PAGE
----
Iraq: September 1, 2003

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The death of Ayatollah Mohammad Baqer al-Hakim has made Iraqis more eager to do something about their own security and well being, and not just complain about it. To capitalize on that, the formation of trained and disciplined police and military forces will be delayed so that para-military security militias can be formed. 

The time consuming process of screening volunteers for a new army and police force has provided a large pool of men that can quickly be formed into a para-military security force. And this is what is going to be done. The volunteers were screened to keep out Baath Party activists and members of Saddam's security services and Islamic radicals. The screening isn't perfect, but the main idea is to make it more difficult for pro-Saddam loyalists to take control of military and police units and repeating the cycle of coups and military rebellions that put the Baath Party on the road to power half a century ago. The para-military units would be organized around men from the towns and neighborhoods being guarded. In effect, it would be built on the old Iraqi army reserve organization. This worked by having the Baath Party keep track of all men with military experience in each neighborhood, and all these men could be rapidly notified and organized into a temporary military unit for an emergency. The problem now is that you cannot use the Baath Party officials, if only because many have fled and the rest are keeping their heads down (in some cases to avoid getting killed by the people they used to torment and exploit.) But new local administrations have been created, so it is possible to recruit and train para-military security troops.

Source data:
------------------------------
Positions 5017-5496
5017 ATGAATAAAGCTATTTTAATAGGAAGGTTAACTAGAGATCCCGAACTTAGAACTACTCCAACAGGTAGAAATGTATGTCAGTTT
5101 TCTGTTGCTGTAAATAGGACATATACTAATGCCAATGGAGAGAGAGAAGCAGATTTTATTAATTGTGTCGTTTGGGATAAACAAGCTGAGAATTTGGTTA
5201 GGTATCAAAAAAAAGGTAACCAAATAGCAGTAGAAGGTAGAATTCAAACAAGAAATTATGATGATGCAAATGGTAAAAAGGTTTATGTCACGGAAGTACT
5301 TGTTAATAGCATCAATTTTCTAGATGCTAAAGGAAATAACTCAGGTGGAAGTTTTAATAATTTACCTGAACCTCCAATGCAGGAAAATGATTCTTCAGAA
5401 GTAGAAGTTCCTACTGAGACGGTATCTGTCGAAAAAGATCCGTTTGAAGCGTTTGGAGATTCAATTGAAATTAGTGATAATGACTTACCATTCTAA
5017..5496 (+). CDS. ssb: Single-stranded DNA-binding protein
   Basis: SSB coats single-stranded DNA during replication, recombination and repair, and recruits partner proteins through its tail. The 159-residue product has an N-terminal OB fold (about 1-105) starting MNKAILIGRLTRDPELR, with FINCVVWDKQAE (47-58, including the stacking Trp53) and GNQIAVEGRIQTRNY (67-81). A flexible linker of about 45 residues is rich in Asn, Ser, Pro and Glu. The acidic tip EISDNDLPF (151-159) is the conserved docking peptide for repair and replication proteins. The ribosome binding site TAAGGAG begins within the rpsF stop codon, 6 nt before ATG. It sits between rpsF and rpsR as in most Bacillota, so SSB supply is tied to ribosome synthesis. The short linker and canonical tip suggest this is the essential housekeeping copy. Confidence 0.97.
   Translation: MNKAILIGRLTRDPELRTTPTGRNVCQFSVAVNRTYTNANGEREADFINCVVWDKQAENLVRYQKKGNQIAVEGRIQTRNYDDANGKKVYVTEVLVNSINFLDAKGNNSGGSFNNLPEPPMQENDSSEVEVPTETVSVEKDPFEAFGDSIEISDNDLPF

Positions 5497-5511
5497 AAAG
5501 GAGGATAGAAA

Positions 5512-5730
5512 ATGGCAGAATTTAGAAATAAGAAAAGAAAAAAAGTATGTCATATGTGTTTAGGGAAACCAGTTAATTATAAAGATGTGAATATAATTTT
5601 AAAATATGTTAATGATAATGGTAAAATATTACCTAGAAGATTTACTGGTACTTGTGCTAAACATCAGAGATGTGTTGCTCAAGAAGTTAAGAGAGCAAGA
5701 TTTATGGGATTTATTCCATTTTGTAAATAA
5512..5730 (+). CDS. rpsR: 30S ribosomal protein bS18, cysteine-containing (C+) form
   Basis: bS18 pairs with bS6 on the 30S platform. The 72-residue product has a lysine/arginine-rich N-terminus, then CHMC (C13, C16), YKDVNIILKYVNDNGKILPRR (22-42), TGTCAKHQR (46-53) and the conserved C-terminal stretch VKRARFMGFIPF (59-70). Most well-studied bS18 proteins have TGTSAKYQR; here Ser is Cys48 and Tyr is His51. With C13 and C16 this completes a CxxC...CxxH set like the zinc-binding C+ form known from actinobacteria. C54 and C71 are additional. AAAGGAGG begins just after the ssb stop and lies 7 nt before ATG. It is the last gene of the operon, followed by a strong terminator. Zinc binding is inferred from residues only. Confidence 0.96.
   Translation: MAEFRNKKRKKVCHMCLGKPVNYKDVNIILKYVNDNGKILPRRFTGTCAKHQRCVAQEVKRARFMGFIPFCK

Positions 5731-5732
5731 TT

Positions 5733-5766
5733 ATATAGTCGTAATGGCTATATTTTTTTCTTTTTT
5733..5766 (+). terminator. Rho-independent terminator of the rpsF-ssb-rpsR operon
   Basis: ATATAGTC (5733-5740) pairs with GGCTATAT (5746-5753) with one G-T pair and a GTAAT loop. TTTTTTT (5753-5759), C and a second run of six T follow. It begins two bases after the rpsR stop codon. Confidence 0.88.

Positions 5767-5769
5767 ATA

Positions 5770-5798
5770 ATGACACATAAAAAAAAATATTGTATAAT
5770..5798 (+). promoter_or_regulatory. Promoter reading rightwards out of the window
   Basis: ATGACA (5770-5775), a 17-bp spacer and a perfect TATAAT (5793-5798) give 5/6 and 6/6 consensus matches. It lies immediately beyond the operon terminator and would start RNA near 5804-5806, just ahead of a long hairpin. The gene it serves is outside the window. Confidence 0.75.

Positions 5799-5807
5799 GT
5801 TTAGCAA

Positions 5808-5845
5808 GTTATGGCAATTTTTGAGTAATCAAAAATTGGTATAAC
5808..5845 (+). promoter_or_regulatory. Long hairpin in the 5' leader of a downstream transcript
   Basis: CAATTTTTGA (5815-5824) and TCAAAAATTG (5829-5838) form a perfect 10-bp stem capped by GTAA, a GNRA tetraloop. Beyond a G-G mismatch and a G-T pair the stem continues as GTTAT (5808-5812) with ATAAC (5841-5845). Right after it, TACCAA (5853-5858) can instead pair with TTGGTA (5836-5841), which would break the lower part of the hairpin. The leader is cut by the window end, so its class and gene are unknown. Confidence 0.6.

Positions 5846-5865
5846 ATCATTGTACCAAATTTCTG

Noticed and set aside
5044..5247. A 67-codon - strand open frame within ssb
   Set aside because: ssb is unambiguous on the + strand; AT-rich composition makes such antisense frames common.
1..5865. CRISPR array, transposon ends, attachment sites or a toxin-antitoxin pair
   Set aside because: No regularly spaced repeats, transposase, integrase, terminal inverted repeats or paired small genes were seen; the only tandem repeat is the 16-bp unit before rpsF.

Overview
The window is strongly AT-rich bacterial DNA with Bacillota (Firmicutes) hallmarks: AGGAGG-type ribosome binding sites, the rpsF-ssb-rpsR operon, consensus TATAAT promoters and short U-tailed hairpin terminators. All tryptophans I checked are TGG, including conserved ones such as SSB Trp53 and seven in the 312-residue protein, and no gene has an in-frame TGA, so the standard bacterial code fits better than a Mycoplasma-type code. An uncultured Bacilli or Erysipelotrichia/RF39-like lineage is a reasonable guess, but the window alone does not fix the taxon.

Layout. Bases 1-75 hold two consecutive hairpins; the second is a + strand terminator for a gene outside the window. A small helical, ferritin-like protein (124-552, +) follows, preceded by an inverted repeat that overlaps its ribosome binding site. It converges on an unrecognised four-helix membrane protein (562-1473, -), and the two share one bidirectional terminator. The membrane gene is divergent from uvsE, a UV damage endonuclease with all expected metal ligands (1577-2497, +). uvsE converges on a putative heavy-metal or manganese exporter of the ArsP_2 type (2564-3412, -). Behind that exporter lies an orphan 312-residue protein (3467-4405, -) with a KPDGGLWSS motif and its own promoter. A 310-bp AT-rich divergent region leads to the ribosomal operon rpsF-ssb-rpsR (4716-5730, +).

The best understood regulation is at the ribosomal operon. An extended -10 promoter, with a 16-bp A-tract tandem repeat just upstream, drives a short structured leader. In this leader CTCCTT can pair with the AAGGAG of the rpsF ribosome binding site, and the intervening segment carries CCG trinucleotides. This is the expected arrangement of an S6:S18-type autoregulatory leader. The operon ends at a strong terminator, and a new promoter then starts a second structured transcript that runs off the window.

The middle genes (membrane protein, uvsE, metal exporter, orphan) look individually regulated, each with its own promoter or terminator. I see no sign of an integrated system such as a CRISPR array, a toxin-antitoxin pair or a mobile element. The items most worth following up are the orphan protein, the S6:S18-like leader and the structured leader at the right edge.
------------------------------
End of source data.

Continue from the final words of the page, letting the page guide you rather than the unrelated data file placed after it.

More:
The militia idea was avoided initially because of the fear that this would encourage the establishment of warlords, especially if militias were set up before new court systems could be set up to deal with criminals captured. This sort of thing has caused long range problems in the past, and once the coalition forces are gone, the Iraqis would have to try and deal with any warlords. Thus the original plan was to take the time required to screen, train and organize new police and military forces, as well as judicial systems, courts and prisons. That will still be done, but a hundred thousand or more former Iraqi soldiers and police will be formed into local defense units to provide security. This will free coalition forces to get out of the patrolling business and concentrate on hunting down the Baath Party and al Qaeda terrorists.


 

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